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ABS and brake warning lights

Discussion in 'Repairs, Maintenance, Help' started by NYBo, Oct 23, 2017.

  1. AllanC

    AllanC Well-Known Member

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    I wholeheartedly agree with the comment made by I C. No manufacturer would only equip a vehicle with L F antilock yet no antilock on R F wheel. That would be more dangerous than having NO antilock. There should be remnants of the sensor near the R F wheel hub. If it is missing or broken then that needs to be addressed. As suggested you need to get the ABS codes retrieved to get a firm direction for solving the problem.
     
  2. bguy

    bguy Well-Known Member

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    The LF sensor would a reference signal to allow the computer to read the speed differential between the front and rear wheel.
     
  3. ImperialCrown

    Level III Supporter

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    But it must have both left front and right front ABS wheel speed sensors.
    I am now reading conflicting information
    about a rear differential sensor or individual rear wss. One would need to get underneath and look.

    From the 2007 service manual:

    DESCRIPTION


    The hydraulic system is a three channel design. The front wheel brakes are controlled individually and the rear wheel brakes in tandem. The ABS electrical system is separate from other electrical circuits in the vehicle. A specially programmed controller antilock brake unit operates the system components.

    ABS system major components include:
    1. Antilock Brake Module (ABM)
    2. Hydraulic Control Unit (HCU)
    3. Wheel Speed Sensors (WSS)
    4. ABS Warning Light
    Apparently a differential sensor was mentioned for the 2500/3500 RWAL, but not the 1500. In another Description, it does mention the rear differential RWAL sensor, but doesn't state which models.

    I have had road debris (like tree branches, etc) tear ABS and transmission wiring out from underneath a vehicle. This may make it appear that it doesn't have a sensor when the harness has been torn off.
     
  4. NYBo

    Level III Supporter

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    You'll have to trust me on this. It is rear-only, with just the two sensors, just like I had on my '99 Dakota. I think the rear sensor on the rear diff may even be the same part number. I have a new one coming as it was only $20 with shipping and sales tax. The wiring to it appears to be intact, same for the front sensor. Next, I'll be buying a new code reader with ABS capability.
     
  5. NYBo

    Level III Supporter

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    Okay, I finally got my new code reader today (Innova 3030, $62). One ABS code came up: C1009 - low brake fluid level. The fluid is definitely not low. Would this be triggered by the sensor on the brake fluid reservoir, or is there a sensor inside the HCU?
     
  6. AllanC

    AllanC Well-Known Member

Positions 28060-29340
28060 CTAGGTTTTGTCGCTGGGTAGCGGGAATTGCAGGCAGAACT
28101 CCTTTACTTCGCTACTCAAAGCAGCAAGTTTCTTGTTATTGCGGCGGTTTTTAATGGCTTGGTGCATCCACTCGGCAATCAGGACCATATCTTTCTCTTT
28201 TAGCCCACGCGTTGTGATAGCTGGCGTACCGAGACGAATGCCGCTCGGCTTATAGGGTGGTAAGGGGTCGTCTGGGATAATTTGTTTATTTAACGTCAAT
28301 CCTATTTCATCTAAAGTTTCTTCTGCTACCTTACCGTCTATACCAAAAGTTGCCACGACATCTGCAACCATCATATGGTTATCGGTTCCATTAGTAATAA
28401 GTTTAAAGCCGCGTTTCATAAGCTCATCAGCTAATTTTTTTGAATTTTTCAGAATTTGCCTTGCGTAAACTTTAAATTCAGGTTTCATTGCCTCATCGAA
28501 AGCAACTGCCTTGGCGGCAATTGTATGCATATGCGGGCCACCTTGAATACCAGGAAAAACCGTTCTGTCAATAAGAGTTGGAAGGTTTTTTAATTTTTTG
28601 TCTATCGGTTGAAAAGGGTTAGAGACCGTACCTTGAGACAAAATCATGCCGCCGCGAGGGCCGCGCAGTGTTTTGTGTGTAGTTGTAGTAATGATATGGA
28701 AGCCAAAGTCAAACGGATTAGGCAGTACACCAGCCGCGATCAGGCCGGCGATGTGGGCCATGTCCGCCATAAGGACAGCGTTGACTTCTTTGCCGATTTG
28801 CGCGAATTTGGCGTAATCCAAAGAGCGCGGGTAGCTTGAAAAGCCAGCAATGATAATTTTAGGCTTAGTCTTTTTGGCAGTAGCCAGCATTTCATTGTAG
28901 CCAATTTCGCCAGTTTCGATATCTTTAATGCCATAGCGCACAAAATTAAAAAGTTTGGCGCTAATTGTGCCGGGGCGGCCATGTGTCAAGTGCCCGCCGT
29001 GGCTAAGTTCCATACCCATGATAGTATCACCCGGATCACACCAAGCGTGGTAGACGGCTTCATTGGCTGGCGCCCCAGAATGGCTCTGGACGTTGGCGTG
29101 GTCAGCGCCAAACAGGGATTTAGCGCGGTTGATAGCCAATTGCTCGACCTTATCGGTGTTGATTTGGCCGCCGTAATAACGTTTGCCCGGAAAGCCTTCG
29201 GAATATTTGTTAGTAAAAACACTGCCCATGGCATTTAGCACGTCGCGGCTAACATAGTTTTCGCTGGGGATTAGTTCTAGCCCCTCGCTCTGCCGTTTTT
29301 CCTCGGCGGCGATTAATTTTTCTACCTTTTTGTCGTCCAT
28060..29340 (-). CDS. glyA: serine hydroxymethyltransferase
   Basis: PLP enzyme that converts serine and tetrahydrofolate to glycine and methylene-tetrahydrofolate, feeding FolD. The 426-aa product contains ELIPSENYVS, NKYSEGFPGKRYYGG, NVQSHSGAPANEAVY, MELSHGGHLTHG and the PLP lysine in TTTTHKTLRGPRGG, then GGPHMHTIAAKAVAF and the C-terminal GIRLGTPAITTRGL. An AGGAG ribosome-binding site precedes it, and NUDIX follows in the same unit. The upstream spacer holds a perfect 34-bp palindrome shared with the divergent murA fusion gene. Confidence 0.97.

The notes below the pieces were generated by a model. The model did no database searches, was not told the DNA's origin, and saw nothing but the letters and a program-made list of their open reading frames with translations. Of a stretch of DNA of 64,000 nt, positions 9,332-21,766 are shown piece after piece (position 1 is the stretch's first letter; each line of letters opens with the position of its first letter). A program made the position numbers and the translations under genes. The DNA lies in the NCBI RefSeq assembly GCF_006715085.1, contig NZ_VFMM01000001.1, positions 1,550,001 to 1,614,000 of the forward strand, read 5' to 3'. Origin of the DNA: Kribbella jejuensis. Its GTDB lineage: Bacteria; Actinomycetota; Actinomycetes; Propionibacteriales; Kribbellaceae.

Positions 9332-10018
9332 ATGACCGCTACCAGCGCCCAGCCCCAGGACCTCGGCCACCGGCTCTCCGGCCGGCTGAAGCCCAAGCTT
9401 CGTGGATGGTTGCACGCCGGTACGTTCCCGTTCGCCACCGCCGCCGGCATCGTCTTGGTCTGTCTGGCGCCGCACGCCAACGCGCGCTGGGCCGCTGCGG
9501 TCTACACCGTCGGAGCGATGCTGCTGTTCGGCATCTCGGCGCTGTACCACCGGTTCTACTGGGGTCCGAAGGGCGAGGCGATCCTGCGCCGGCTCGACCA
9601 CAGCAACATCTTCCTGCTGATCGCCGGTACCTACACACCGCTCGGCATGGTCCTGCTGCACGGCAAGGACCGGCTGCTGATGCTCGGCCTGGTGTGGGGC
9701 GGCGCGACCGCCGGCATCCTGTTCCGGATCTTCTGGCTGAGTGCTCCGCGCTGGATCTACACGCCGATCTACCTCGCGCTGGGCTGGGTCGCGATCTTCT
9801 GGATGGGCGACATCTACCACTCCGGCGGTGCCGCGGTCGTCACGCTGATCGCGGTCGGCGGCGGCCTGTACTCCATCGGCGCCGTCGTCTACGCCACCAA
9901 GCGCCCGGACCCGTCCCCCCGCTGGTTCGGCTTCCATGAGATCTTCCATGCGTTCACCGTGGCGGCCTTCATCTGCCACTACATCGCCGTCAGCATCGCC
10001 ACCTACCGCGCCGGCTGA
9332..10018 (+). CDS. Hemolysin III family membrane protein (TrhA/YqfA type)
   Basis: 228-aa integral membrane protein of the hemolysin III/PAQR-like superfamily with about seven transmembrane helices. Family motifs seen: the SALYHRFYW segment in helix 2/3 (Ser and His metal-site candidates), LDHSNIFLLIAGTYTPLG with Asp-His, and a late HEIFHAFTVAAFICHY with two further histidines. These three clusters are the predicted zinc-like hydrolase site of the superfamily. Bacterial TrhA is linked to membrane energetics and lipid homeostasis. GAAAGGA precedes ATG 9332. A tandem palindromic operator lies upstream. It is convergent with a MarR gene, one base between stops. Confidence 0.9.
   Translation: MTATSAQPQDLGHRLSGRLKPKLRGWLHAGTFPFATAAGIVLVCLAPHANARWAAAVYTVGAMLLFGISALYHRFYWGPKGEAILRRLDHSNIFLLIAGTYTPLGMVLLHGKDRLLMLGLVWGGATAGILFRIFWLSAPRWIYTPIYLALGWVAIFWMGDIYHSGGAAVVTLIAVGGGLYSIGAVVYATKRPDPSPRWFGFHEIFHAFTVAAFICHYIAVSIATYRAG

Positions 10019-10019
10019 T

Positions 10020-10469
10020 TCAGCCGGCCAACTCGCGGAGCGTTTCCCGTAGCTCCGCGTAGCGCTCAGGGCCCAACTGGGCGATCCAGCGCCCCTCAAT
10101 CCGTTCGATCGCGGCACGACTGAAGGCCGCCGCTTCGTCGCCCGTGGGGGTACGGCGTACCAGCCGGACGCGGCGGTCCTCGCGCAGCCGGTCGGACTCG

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    There is a 2 wire sensor for fluid level on the side of the master cylinder reservoir. At rest it may appear that the brake fluid level is not low. But as disc brake pads on the front wear, the piston extends more to keep the pads in close proximity to the rotor. The extra fluid retained in the caliper pistons drops the fluid level in the master cylinder reservoir. Then when you hit a bump or make a wide, sweeping turn the float level sensor can drop below its limit momentarily and illuminate the low brake fluid lamp / set low fluid level code. Also it is possible that there is a mechanical problem with the float level sensor in the master cylinder. There is no brake fluid level sensor in the ABS hydraulic control unit. It is full of fluid at all times.
     
  7. NYBo

    Level III Supporter

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    At rest, the fluid is right to the top of the reservoir. The pads and rotors have fewer than 5,000 miles on them. The lights also don't come on in a predictable manner like in a turn or when hitting a bump. Therefore, I think the sensor is bad. I've read about a hack to bypass the sensor with a 1000 ohm resistor; I may try that for diagnosis since just measuring the resistance of the old sensor may not proven anything.
     
  8. AllanC

    AllanC Well-Known Member

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    I am thinking that the float mechanism in the master cylinder reservoir is just a simple OPEN / CLOSE switch. There is no need to have a resistor in the circuit. Just unplug the 2 wire sensor at the master cylinder reservoir. If the low brake fluid lamp turns off, then you know that the float sensor has failed or is stuck in the down position.
     
  9. AC TC

    AC TC Well-Known Member

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    There might be some thruth in the 1000 ohm resistor thing.
    - having a known load on a "open" or "closed" circuit makes it possible to monitor Circuit/ sensor problems.
    I dont know if its so in this case thou, but i wouldnt be surprised, most ABS speedsensors have this fex.
     
  10. ImperialCrown

    Level III Supporter

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    There may be a switch-open fault as well as a switch-shorted fault. The ABS module looks for a switch value that is real and believable.
     
  11. NYBo

    Level III Supporter

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    I discovered today that wiggling the connector for the sensor will turn the light off so maybe a little cleaning and tightening the connections will do the trick.
     
    ImperialCrown likes this.
  12. AC TC

    AC TC Well-Known Member

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